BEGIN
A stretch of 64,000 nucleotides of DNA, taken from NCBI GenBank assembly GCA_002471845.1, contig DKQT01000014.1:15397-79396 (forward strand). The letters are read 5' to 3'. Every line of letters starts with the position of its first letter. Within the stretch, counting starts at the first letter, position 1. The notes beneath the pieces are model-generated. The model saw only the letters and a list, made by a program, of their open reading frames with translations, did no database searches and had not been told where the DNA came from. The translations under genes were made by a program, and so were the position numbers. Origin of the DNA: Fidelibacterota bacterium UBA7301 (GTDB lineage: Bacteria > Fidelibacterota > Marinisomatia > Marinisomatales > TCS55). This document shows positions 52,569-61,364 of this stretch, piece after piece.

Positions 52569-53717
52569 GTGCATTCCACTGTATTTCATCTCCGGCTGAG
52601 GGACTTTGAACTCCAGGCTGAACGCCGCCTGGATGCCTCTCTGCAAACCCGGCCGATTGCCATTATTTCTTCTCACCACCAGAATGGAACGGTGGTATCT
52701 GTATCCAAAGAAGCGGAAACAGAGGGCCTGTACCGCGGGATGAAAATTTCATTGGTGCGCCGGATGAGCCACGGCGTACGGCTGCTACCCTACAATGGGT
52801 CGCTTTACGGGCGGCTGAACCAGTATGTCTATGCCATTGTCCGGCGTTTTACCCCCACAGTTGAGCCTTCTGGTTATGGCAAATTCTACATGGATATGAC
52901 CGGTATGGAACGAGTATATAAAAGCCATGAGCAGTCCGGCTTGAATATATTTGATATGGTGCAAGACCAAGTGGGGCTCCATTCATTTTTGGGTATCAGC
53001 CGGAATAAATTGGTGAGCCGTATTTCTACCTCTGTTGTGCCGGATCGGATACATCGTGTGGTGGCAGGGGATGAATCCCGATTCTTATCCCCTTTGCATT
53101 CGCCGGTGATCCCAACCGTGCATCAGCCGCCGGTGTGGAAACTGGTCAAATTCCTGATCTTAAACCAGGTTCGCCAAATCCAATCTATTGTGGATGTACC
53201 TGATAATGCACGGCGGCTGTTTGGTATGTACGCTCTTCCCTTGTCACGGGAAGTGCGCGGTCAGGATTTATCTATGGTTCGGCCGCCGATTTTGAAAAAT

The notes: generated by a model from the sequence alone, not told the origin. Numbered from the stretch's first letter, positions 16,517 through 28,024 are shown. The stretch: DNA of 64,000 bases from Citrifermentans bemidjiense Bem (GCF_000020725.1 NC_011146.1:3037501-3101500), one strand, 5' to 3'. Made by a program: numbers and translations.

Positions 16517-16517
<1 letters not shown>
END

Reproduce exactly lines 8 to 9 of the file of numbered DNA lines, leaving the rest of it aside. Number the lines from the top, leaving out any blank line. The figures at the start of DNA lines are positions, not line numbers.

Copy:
53001 CGGAATAAATTGGTGAGCCGTATTTCTACCTCTGTTGTGCCGGATCGGATACATCGTGTGGTGGCAGGGGATGAATCCCGATTCTTATCCCCTTTGCATT
53101 CGCCGGTGATCCCAACCGTGCATCAGCCGCCGGTGTGGAAACTGGTCAAATTCCTGATCTTAAACCAGGTTCGCCAAATCCAATCTATTGTGGATGTACC